I remind her of the Domestic Violence Act 2018 which has been fully operational since 1 January last. It improves the protections available to victims of domestic violence under both the civil and criminal law. In particular, section 6 of the Act enables a person to apply for a safety order to prohibit the respondent from using or threatening to use violence against the applicant, putting the applicant in fear, watching or besetting a place where the applicant resides, following the applicant or communicating with the applicant, including by electronic means. The Act extended eligibility for safety orders to applicants who were in an intimate relationship with the respondent prior to the application but who were not cohabiting.

There are protections under that Act. I will be happy to look at the details of the Deputy's Bill but I again ask her to acknowledge that there is a process in which we must engage to ensure that what we do is operationally sound.

This issue has been raised previously and is not new to the Minister. I am not expecting anything by Friday but asking the Minister to seriously consider it. There is a problem with existing legislation. One can impose no contact if somebody gets a barring order but this is about a person who may not have been in an intimate relationship with the other person. The person might have just started the process. That person cannot get a barring order. In addition, as Jessica Bowes pointed out on "Prime Time", receiving bunches of flowers and declarations of undying love cannot be reported to a garda as breaching the barring order. Ms Bowes had a barring order in place. The contact increases, then it becomes more menacing and there is a cumulative effect, as I mentioned.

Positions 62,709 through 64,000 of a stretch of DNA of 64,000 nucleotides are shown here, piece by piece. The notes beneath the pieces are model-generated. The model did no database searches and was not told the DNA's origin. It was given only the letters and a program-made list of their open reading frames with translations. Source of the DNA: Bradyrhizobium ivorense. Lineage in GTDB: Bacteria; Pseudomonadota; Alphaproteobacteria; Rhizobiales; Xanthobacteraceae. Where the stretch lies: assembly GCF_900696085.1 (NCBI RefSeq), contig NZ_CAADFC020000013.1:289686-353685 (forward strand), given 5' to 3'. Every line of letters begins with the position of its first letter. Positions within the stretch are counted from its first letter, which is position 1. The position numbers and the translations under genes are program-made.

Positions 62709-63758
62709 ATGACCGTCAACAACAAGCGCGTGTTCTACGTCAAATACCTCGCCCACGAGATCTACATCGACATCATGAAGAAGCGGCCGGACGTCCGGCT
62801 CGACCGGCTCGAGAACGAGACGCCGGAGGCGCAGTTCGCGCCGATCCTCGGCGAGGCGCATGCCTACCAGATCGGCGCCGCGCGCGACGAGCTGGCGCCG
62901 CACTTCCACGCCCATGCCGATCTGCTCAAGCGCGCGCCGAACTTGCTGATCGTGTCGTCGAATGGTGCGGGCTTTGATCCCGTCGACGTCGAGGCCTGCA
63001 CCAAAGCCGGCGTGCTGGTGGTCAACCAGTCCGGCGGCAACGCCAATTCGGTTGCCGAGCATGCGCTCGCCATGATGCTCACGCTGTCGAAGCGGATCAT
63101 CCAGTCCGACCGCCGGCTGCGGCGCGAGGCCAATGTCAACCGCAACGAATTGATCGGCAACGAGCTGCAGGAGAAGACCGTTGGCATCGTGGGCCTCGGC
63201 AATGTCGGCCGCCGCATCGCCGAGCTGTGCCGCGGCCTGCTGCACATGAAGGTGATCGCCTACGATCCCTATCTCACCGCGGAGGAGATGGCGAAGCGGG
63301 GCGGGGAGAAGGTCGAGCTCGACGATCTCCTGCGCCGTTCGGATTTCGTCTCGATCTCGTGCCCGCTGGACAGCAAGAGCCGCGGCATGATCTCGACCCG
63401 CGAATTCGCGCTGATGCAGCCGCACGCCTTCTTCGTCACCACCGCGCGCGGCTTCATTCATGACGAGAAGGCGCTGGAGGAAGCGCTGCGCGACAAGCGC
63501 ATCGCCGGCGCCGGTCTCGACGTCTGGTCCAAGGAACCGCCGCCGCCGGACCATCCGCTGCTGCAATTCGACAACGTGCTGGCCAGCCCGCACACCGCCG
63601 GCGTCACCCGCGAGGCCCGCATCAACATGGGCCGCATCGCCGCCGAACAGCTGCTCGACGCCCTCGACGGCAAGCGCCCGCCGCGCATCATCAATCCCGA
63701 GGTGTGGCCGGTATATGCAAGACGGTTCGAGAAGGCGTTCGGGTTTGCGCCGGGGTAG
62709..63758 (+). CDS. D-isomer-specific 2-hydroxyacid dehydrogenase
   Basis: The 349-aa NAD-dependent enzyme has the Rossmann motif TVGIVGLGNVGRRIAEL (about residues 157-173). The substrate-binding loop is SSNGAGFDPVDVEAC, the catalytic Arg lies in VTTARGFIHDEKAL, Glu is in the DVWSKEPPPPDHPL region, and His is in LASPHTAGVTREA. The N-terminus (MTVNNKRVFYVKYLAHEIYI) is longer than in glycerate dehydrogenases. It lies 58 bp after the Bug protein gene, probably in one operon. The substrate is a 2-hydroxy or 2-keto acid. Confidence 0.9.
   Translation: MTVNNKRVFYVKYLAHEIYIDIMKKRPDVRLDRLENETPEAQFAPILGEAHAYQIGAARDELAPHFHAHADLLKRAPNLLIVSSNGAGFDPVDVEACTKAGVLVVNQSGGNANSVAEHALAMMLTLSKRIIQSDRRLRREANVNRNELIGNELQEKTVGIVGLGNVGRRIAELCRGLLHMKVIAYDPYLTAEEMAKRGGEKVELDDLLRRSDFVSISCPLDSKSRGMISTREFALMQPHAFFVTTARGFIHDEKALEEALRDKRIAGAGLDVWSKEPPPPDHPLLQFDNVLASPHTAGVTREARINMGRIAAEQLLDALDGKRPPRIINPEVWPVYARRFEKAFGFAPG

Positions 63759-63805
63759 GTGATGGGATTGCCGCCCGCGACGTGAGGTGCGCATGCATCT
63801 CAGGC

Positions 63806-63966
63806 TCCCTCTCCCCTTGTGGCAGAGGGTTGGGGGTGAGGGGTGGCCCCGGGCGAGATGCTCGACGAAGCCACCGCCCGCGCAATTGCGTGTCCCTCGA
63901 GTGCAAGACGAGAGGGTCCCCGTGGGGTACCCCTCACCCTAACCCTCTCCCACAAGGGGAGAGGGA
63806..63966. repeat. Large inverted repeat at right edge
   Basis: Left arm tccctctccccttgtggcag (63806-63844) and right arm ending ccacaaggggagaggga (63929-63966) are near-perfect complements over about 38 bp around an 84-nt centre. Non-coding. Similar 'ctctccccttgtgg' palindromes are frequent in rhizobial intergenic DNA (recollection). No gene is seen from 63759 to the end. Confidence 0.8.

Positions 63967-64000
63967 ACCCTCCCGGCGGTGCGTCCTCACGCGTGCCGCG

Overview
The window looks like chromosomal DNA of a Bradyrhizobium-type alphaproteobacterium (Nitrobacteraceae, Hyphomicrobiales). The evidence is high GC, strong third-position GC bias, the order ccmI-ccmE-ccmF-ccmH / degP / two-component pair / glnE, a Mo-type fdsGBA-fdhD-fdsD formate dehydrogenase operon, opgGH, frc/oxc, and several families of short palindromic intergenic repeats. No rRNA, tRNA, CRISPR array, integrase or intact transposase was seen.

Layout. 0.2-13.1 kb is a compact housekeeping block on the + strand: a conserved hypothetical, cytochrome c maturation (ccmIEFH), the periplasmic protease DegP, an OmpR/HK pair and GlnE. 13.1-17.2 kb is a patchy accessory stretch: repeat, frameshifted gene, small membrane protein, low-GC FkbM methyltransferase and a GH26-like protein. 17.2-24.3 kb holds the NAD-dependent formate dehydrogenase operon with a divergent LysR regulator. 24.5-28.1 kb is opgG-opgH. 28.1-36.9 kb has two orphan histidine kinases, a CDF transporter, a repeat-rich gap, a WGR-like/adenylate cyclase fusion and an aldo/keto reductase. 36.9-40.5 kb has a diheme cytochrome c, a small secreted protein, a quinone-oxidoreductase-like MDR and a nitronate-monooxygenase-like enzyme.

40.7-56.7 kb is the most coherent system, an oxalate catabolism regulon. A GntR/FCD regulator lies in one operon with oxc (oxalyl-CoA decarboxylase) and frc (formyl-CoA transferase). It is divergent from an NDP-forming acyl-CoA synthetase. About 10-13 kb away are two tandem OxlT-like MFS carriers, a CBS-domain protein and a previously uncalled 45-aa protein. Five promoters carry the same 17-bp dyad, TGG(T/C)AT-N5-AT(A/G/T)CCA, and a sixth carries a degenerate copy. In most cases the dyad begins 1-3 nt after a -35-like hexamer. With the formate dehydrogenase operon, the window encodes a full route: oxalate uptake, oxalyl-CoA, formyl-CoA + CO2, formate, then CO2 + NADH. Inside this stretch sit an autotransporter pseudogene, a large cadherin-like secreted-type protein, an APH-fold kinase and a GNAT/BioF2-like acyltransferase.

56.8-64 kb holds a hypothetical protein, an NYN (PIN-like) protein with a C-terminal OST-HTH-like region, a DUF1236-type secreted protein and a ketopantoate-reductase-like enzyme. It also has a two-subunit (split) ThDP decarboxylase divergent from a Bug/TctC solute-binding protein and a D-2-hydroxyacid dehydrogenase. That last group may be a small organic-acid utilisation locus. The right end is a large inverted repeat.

I disagree with the Minister. The Dáil has been balefully slow in responding to this issue. There have been huge protests. There is the global #MeToo movement, there were the #IBelieveHer" marches in Dublin last year and the "This is not consent" protest with regard to a thong. What have we changed since then? There will be a second Sexual Abuse and Violence in Ireland, SAVI, study, which the Minister should have agreed to sooner and which will take five years to complete. The measure I have proposed could be enacted quickly. I ask the Minister to meet women who have experienced this behaviour and to have the Department examine my proposal.

This Government is committed to continuing its work in providing protections to victims of domestic and sexual violence and holding perpetrators to account. I will approach the Bill published a few days ago by Deputy Coppinger with that commitment firmly in mind.

Road Traffic Offences

Thomas P. Broughan


5. Deputy Thomas P. Broughan asked the Minister for Justice and Equality the work he is undertaking to ensure that disqualified drivers do not continue to drive and that their licences are surrendered as mandated in the courts to the court clerk; and if he will make a statement on the matter. [21248/19]